AEP Networks: Cloud security should be a priority
Each week we ask high-profile technology decision-makers three questions.
AEP Networks specialise in providing high-end IT security for companies and organisations dealing with extremely sensitive and confidential data.
As more and more executives and employees around the world put greater demands on using their own preferred devices, providing watertight security has never before been such a vast undertaking.
AEP Networks' Chief Technology Officer Mark Darvill told the BBC about how his industry is evolving rapidly.
What's your biggest technology problem right now?
We're finding that it's very tricky to manage the balance of consumerisation of IT in the workplace, while still addressing high-profile attacks such as the DuQu attack and Stuxnet before that.
We're having to develop products that can secure mission critical networks for governments, defence and critical national infrastructure.
We can't forget that it's often the user within the company or organisation who dictates how they access data and on what device, often to the dismay of the IT director.
One of our biggest technology challenges I guess now is developing clients that sit on PCs or tablets that allow access to corporate data from any device, anywhere in the world - and to do that in a very secure way.
What it really means is devices such as home PCs, tablets are all secured in a similar way to allow users to access data and applications, but while still adhering very strictly to the company's security policy.
The users really dictate their own IT policies in terms of what they're using. It's quite common now for board directors to come in with tablet PCs or even use home PCs to connect in.
I guess that one of the issues is that from a corporate perspective you have to maintain security across all of those devices - even though the company probably doesn't own at a lot of the devices that are connecting to use the network.
It's trying to keep one step ahead of people's behaviours around their access requirements. It's permanently changing. As new devices come on the market, people see different ways to do things.
If you've got a tablet PC, for instance, we would allow a user to connect into a network securely, run applications that they're used to, ensuring that any data created is left in the security of the data centre or the cloud. Which means that if they lose that device there's nothing on that device for anybody to intercept or read.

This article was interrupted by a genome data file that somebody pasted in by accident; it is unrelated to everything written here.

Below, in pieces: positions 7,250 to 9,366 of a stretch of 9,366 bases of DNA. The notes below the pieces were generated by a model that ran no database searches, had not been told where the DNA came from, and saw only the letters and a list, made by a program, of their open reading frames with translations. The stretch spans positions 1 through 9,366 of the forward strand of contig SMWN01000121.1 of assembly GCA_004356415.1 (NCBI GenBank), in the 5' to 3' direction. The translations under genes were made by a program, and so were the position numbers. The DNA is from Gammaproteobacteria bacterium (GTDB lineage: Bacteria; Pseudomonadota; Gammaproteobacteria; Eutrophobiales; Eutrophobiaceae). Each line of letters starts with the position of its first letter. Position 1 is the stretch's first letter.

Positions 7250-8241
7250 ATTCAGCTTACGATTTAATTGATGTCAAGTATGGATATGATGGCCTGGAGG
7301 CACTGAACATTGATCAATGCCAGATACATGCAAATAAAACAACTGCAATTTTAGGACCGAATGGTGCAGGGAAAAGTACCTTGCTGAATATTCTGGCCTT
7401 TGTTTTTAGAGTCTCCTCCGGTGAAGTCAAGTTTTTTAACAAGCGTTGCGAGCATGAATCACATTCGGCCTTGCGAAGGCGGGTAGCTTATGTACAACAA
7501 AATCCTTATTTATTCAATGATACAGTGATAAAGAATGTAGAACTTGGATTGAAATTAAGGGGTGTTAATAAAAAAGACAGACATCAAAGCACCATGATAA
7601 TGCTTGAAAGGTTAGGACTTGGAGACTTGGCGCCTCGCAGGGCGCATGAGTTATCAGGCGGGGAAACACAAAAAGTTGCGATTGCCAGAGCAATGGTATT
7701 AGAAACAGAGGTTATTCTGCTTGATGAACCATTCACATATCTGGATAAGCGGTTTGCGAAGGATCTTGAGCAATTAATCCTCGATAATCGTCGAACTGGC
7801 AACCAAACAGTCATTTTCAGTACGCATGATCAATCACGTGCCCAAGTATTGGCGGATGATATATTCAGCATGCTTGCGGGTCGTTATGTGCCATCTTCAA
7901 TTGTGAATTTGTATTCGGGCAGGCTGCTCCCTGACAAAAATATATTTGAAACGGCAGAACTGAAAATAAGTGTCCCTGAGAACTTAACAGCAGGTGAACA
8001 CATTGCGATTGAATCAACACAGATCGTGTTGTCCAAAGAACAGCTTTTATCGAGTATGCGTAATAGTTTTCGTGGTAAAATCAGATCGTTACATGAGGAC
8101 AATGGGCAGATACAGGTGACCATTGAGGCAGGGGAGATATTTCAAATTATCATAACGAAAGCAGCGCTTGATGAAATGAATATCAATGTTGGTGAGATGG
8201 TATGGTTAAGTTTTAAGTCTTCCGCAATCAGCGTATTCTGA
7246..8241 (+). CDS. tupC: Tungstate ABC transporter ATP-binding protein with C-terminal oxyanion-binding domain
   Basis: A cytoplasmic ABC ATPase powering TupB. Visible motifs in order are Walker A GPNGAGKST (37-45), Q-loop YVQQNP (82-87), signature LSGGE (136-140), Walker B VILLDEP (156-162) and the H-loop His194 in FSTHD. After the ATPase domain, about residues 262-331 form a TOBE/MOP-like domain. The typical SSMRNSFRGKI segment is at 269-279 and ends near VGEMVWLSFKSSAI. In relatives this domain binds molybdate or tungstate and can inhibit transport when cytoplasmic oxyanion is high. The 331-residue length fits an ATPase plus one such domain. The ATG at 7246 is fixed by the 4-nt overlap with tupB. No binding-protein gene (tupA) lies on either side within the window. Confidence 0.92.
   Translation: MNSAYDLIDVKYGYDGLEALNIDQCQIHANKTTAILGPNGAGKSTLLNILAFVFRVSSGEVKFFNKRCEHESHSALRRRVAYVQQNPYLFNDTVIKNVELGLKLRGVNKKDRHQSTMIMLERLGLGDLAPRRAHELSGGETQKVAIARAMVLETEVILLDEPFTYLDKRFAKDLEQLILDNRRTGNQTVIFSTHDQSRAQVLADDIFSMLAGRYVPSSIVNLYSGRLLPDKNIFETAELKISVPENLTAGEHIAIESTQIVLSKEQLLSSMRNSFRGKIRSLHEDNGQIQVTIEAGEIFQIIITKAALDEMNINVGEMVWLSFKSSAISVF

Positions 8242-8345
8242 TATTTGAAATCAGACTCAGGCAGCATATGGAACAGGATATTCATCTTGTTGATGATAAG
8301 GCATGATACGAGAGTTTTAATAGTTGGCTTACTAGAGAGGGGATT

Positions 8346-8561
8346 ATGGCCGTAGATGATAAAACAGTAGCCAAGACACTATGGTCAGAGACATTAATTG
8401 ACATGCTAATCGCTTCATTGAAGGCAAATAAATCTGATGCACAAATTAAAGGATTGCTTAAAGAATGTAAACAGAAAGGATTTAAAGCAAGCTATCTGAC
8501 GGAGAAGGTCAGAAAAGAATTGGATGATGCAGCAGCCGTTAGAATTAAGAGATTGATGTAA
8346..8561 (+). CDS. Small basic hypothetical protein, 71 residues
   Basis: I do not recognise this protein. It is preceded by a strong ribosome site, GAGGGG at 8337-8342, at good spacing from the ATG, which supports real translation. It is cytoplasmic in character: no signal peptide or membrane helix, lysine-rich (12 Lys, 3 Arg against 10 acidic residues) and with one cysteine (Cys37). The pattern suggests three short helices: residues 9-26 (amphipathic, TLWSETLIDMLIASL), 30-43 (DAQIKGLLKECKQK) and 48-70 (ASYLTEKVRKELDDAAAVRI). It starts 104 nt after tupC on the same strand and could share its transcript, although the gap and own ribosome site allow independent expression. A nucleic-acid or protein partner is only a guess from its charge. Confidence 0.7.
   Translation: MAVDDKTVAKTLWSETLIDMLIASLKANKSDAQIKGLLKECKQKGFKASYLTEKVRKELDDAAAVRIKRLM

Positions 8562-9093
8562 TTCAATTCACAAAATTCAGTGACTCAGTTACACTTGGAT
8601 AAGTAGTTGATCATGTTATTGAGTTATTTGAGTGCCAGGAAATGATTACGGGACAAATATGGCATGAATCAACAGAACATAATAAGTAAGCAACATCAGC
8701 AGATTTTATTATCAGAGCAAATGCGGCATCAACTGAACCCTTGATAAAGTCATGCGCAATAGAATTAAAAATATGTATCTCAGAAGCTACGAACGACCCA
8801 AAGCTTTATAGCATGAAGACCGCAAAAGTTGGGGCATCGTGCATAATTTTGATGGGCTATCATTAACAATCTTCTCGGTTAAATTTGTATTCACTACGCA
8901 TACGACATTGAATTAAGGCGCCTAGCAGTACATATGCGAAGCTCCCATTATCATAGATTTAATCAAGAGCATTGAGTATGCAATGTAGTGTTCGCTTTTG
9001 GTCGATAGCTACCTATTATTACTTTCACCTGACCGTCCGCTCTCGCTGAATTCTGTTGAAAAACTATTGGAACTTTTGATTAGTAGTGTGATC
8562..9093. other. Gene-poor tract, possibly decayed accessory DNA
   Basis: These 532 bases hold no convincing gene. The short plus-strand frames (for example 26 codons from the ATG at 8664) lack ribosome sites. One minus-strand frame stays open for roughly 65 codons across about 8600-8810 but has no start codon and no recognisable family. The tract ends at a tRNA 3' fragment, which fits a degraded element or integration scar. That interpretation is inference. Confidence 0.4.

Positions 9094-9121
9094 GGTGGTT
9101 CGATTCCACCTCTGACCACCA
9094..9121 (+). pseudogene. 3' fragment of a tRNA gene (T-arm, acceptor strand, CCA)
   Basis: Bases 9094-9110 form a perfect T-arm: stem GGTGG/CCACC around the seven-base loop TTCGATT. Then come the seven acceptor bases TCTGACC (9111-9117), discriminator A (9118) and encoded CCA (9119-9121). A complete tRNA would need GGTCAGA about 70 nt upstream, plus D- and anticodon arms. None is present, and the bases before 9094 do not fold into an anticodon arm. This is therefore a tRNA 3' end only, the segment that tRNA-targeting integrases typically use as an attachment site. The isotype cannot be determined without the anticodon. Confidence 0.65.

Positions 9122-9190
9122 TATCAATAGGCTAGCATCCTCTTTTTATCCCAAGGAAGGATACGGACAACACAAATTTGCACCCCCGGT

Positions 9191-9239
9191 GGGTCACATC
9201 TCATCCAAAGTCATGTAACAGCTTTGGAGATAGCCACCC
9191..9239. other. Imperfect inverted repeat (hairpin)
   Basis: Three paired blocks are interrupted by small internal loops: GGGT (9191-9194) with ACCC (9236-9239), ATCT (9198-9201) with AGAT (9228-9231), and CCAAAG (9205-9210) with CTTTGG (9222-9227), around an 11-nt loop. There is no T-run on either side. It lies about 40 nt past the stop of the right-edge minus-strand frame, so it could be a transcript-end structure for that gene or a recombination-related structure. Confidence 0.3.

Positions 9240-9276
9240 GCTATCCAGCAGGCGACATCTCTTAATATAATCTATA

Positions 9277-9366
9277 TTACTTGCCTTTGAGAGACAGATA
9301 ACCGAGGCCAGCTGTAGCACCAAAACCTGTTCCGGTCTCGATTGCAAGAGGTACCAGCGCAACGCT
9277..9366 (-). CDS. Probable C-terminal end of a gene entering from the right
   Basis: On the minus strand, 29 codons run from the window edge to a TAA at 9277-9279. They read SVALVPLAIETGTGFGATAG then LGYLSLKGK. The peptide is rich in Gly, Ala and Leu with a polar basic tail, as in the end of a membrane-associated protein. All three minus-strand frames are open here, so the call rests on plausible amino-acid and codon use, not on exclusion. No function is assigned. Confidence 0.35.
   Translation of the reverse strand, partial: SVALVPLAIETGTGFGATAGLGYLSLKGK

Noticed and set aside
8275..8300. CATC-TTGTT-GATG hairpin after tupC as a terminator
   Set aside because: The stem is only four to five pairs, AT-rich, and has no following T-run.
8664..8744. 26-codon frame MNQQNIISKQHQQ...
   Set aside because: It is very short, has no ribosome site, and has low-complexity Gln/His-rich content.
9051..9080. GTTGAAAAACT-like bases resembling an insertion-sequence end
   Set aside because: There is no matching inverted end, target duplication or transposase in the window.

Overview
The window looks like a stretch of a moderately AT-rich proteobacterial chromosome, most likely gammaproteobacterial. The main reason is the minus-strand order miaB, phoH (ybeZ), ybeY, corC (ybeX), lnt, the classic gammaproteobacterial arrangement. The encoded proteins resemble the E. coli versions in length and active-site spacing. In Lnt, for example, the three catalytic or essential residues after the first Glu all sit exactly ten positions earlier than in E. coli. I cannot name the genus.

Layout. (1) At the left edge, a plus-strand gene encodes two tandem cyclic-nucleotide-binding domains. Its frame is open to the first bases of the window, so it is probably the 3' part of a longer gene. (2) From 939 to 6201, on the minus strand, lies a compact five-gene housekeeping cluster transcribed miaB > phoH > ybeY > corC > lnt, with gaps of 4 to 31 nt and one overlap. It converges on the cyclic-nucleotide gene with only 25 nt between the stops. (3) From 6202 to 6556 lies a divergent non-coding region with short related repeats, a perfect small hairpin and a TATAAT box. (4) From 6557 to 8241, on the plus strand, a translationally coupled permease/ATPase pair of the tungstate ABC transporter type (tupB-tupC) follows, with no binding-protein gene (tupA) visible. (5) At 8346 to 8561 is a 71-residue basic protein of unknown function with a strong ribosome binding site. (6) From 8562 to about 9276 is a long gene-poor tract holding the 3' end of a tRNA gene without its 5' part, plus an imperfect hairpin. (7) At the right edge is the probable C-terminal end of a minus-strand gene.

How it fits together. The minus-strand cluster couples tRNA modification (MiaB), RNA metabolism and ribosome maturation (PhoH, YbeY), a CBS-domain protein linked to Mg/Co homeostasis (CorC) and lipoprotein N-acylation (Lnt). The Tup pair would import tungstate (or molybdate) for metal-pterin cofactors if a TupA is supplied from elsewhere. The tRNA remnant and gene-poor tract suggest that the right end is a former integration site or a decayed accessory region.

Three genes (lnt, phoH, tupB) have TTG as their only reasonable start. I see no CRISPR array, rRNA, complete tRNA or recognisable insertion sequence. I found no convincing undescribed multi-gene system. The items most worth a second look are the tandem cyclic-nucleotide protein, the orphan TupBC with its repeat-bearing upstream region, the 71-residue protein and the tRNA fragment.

What's the next big tech thing in your industry?
It's trying to secure organisations and secure the transmissions of data.
The cloud we see as a big developing set of technologies used by a lot of companies.
Initially it's viewed as a way to reduce IT spend by pushing data and applications into either private or public virtualised environments, but the big point about that is it means the security of the cloud itself becomes the issue.
It's creating a challenge. In terms of the operational nature of data centres, it looks as if it's the answer to all evils - but it does create its own security challenges.
If you think about government clouds, when they start to be developed, you're talking about confidential data sitting in government data centres. They absolutely need to know where that data is and who's touched it. Those are the types of technologies that we're developing.
We've got cloud technologies which are very much around putting applications and data into either private or public clouds, and then we've obviously got this continuing threat around secure transmission of data and encryption.
It's about developing technology to ramp up those security measures used by organisations to deal with the more persistent and sophisticated cyber threats that we're seeing from international cybercrime.
What's the biggest technology mistake you've ever made - either at work or in your own life?
I have to cast my mind back a little bit!
I used to work for a now non-existent US computer manufacturer. We decided, in our wisdom, that we would create a set of products that would allow our customers to build OSI networks - which was an open, standards-based networking protocol.
We believed, I think, that it would probably supersede the TCP/IP which was the protocol being built around the internet at the time, and obviously is part of the internet today.
We built a set of products and we assumed that the rest of the world would adopt that OSI technology. It started coming home when we had to start bridging our networks into the network, and in turn the internet across our OSI networks. It became quite a mess.
I think it's very good example of not being market led, but trying to lead the world through some sort of purist technological view.
You look back and shudder. Five or six years worth of effort and it was like the tide coming in.